Uncle Bunt Stephens

Trackimage Playbut Trackname Playbut Trackname
Sail Away Lady 02:58 Tools
Louisburg Blues 03:03 Tools
Sail Away Ladies [Fiddle Solo] 02:58 Tools
Candy Girl 03:04 Tools
Uncle Bunt Stephens / Sail Away Lady 03:04 Tools
Sail Away Ladies (Fiddle Solo) 02:58 Tools
Sail Away Lady - Uncle Bunt Stephens 02:58 Tools
Louisburg Blues [1926] 03:04 Tools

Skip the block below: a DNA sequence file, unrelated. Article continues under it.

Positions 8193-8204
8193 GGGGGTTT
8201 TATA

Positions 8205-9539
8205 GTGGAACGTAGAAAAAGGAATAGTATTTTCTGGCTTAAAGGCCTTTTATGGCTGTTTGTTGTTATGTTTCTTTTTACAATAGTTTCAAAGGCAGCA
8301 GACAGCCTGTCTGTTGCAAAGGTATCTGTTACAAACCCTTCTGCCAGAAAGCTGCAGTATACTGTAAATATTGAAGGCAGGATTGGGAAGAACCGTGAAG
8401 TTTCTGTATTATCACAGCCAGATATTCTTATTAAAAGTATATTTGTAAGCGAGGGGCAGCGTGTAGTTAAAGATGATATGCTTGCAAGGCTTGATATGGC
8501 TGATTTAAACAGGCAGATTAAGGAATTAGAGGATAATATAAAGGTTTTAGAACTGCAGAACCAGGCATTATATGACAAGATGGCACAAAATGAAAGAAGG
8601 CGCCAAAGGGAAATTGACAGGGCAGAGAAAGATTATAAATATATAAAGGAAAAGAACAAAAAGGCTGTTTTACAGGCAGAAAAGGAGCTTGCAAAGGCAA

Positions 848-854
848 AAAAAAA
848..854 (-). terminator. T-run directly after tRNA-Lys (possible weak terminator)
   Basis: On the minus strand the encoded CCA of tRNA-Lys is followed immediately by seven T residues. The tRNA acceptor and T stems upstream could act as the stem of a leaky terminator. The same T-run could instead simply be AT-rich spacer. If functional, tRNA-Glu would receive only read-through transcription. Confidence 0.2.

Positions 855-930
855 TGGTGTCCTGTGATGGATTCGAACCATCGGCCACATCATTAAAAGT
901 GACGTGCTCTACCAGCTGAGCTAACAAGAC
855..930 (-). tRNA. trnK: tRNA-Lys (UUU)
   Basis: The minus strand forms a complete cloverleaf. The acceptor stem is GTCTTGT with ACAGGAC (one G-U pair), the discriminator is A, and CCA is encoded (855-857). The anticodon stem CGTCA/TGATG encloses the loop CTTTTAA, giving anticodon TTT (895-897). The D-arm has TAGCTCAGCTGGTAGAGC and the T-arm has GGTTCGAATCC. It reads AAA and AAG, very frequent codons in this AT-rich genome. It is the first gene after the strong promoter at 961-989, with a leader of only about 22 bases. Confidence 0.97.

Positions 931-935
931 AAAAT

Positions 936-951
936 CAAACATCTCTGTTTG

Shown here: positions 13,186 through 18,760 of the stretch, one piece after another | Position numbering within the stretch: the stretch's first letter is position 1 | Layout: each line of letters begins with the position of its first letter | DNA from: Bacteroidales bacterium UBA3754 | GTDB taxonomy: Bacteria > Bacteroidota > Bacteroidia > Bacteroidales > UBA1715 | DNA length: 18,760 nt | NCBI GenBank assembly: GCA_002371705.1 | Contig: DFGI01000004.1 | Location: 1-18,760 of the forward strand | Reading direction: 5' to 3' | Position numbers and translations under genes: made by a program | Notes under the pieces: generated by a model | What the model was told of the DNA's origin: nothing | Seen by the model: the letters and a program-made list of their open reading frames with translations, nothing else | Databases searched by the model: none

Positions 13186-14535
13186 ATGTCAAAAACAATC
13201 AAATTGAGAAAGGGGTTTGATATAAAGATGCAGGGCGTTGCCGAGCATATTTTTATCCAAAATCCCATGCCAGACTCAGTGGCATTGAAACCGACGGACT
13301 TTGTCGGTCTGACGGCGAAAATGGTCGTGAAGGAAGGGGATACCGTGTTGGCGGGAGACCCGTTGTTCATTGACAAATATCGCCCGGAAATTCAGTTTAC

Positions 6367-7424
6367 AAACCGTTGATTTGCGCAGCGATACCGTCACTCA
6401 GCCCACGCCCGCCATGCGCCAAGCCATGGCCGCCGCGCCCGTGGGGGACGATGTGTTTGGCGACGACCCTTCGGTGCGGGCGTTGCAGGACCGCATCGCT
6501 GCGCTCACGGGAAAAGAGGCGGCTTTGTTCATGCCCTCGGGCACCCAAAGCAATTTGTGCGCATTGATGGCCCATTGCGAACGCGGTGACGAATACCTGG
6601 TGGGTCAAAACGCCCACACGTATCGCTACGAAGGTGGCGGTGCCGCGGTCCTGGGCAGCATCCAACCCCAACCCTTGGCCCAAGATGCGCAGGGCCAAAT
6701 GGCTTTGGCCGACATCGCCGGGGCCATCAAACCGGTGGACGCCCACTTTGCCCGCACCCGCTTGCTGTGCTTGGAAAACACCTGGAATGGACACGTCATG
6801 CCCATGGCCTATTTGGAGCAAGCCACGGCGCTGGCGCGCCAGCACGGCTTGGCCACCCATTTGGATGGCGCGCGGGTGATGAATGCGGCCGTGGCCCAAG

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John L. "Bunt" Stephens (Bedford, Tennessee, February 2, 1879 - Lynchburg, July 25, 1951), known as Uncle Bunt, was an American old-time fiddle player. After rising from relative obscurity in 1926 to win a nationwide fiddle contest hosted by automobile magnate Henry Ford, Stephens went on to record several tracks for Columbia Records and made several guest appearances on what would later become the Grand Ole Opry in Nashville before retiring to his farm near Lynchburg, Tennessee. His style of fiddle playing is believed to resemble a style that was popular before the American Civil War. Stephens was born in Bedford County, Tennessee on February 2, 1879 (although some sources suggest he was older). He was orphaned at a young age and raised by his aunt in Flatcreek, a small community located about halfway between Lynchburg and Shelbyville. When he was 11, he bought a fiddle from a tramp, and taught himself how to play. He began performing at local square dances in 1896, and played regularly at various events throughout the early 1900s. Over the years, Stephens' repertoire grew to include folk tunes such as "Sail Away Lady", "The Arkansas Traveler", and "Mississippi Sawyer." Others included "Candy Girl", "Left in the Dark Blues", and "Louisburg Blues", all of which he later recorded. His favorite tune was probably "Old Hen Cackled," which is believed to have won him the blue ribbon at the Ford fiddlers' contest in 1926. In the mid-1920s, Henry Ford held a series of fiddle contests in an attempt to promote and revive Old-time music. The contests consisted of local, state, and regional competitions, with the top three performers at each event moving on to compete at the next level. The winners of the regional competitions were invited to Ford's home in Detroit to decide the national champion. The national fame gained by 1925 contest winner Mellie Dunham generated considerable excitement among fiddle players and fiddlers flooded Ford dealerships across the region in hopes of competing in the 1926 contest. After capturing first prize at the Ford dealership in Lynchburg, Stephens proceeded to the Tennessee state-wide contest in Nashville, which began on the morning of January 19, 1926. Stephens survived the first round of the state contest, and with five other finalists, was selected to play at a sold-out Ryman Auditorium that night to decide which three fiddlers the state would send to the Southeast regional contest. Stephens won third place behind Uncle Jimmy Thompson and a one-armed fiddler from Hartsville named Marshall Claiborne. The southeast regional finals of the Ford contest took place at Brown Theatre in Louisville, Kentucky on January 20, 1926. The three finalists from Tennessee competed against three finalists from Kentucky and two from southern Indiana. Stephens won second place behind Indiana fiddler W.H. Elmore, and, being in the top three, earned the right compete in the national finals in Detroit. At the national finals, Ford was most impressed by Stephens— perhaps because Stephens played an older style of music that Ford may have considered more authentic— and awarded Stephens the first prize and the title "World Champion Fiddler." Stephens was given $1000 in prize money, a new car, and a new suit. After his victory in Detroit, Ford sent Stephens on a brief tour. Stephens played at various venues across the Eastern United States, which included a radio guest spot in Chicago and several guest appearances on the Grand Ole Opry (then called the WSM Barn Dance) in Nashville. In March 1926, Stephens traveled to New York to record several sides for Columbia Records. They remain his only known recordings. Stephens died at his home near Lynchburg on July 25, 1951. He is buried at the Hurricane Church Cemetery just outside of Lynchburg. After his death, his recording of "Sail Away Lady" was analyzed by ethnomusicologist Harry Smith, who believed it to be played in a style that pre-dated the American Civil War. Sail Away Lady appears on Anthology of American Folk Music (disc 2a) Read more on Last.fm. User-contributed text is available under the Creative Commons By-SA License; additional terms may apply.